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Circle announces £4m deficit at Hinchingbrooke hospital

8 November 2012

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Privately-owned Hinchingbrooke hospital is £2m more than planned in the red, according to the National Audit Office (NAO).

Circle, the first private sector company to assume the management functions of an NHS Trust, reported the Trust had an in-year deficit of £4.1m in September 2012 – £2.2m higher than the company had projected at that point.

Looking ahead to March 2013, the company has forecasted a deficit of £3.5m, three times the planned amount.

The NAO notes while Circle has made early improvements in some clinical areas, a number of financial challenges remain.

Amyas Morse, head of the NAO, said it is “important” to learn from the lessons from this procurement process before any more agreements with the private sector “of this kind” are made in the NHS.

Margaret Hodge MP, chair of the Committee of Public Accounts, said she was “astonished” by Circle’s contract arrangements.

“Before handing Circle the contract, the Strategic Health Authority failed to test properly whether the required savings are even achievable,” she said.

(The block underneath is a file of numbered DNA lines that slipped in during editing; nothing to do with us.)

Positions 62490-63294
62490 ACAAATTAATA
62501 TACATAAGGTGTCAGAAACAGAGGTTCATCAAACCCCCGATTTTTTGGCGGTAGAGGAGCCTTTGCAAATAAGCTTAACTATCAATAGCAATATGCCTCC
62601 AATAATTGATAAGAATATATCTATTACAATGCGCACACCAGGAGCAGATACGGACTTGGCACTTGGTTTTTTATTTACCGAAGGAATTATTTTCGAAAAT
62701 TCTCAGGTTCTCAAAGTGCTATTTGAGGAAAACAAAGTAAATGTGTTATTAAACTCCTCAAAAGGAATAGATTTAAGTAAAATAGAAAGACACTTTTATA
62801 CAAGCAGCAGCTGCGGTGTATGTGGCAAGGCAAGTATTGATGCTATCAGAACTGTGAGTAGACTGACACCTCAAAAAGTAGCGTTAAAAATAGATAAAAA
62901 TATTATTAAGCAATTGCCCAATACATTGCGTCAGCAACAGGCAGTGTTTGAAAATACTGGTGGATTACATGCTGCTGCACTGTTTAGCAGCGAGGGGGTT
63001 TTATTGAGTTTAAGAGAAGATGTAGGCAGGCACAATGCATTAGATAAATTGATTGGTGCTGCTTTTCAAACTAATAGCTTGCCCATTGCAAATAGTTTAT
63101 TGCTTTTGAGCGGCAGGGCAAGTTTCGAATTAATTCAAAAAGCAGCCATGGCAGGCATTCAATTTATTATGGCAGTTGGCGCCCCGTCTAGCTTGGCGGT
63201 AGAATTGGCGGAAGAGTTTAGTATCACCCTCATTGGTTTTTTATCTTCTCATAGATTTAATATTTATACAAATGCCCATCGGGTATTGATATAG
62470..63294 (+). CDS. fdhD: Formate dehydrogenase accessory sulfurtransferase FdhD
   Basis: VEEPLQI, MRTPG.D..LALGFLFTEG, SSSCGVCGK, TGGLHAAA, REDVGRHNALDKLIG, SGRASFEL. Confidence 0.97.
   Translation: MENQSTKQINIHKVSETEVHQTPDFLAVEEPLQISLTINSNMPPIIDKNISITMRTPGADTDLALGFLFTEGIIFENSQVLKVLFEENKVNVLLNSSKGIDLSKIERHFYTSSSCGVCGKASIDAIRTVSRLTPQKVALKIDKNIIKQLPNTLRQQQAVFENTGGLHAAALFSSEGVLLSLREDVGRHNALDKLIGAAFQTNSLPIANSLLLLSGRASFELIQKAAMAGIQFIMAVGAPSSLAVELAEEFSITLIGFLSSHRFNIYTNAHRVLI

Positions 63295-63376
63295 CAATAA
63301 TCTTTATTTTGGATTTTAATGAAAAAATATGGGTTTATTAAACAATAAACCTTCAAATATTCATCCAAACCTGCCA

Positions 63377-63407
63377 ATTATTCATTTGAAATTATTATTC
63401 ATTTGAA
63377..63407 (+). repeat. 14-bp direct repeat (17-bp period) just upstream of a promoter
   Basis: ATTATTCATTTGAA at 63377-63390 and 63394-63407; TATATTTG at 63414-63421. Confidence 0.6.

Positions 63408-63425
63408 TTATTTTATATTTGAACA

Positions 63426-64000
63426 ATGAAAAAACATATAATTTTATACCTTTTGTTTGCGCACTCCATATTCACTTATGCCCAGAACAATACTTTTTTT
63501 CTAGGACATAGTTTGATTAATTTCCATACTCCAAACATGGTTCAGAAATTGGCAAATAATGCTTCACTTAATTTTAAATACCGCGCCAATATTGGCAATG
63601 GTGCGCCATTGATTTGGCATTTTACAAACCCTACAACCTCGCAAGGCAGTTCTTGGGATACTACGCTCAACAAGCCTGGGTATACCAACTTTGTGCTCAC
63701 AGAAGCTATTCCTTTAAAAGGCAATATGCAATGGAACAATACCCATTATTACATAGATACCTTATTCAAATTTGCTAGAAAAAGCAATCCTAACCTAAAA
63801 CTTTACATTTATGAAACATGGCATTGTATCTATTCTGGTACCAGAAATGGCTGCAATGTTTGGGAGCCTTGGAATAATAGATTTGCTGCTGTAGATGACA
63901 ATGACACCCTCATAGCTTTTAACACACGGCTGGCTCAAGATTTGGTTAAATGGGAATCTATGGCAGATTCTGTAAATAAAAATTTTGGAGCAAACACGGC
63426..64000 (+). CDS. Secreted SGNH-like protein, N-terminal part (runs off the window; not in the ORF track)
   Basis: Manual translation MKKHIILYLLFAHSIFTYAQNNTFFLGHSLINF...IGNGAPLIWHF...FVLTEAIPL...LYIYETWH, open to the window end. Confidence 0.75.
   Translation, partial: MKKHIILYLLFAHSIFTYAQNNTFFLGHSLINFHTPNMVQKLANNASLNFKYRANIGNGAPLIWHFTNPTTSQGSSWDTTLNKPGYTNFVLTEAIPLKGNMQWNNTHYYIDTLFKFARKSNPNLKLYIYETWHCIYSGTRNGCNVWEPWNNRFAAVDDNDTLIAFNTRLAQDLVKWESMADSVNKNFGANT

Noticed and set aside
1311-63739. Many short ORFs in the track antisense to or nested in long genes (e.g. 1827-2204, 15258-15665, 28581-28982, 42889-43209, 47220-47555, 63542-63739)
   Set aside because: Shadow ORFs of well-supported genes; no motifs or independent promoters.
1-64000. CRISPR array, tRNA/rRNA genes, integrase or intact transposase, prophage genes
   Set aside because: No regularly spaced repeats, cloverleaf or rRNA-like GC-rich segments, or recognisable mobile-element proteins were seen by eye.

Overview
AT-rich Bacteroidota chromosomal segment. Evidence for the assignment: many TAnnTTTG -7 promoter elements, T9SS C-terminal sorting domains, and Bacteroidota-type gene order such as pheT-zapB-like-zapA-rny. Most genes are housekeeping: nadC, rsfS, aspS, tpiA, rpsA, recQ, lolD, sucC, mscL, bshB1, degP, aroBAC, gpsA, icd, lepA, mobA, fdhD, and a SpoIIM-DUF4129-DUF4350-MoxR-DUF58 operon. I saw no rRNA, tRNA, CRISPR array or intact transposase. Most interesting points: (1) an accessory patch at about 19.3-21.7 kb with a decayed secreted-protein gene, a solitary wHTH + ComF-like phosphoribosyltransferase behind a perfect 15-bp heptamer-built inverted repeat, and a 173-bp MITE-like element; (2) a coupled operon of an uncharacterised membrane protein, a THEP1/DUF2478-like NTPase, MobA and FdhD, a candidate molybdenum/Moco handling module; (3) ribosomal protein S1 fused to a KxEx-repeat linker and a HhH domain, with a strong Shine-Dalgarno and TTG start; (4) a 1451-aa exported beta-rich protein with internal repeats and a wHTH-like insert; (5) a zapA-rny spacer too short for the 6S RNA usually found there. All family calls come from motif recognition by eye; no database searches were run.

“Above all, I am astonished that the contract allows Circle to pocket any profit ahead of addressing the Trust’s deficit. Worse still, Circle suffers no penalty if at the end of the ten years the deficit is not paid off in full.

“To safeguard the future of Hinchingbrooke, the new Trust Board needs to put in place effective governance arrangements, such as a franchise risk register, to protect the Trust from unexpected problems. Carelessly, these arrangements were not written clearly into the contract.

“My Committee will want the Department to learn the lessons from these mistakes before agreeing any further franchise deals.”

Circle plans to achieve £311m in projected savings over ten years – the majority of which is expected to be made in the later years of the contract.

The NAO claims this is “unprecedented” as a percentage of annual turnover in the NHS.
Circle will fail to earn a penny of their £31m projected franchise fee over the 10-year life of the franchise unless the Trust achieves a surplus under its management.

However, Ali Parsa CEO of Circle, said he is confident the Trust will overcome its financial challenges.
“Having overcome the quality issues facing the hospital, we have little doubt that our partners in Hinchingbrooke will overcome the financial challenges too, and next year break-even for the first time in years,” said Parsa.

“Not bad for a hospital that faced closure and was written off as a ‘clinical and financial basket-case’.”

Click here for our exclusive interview with Circle CEO Ali Parsa where he talks numbers, competition in the health service and Hinchingbrooke hospital’s future.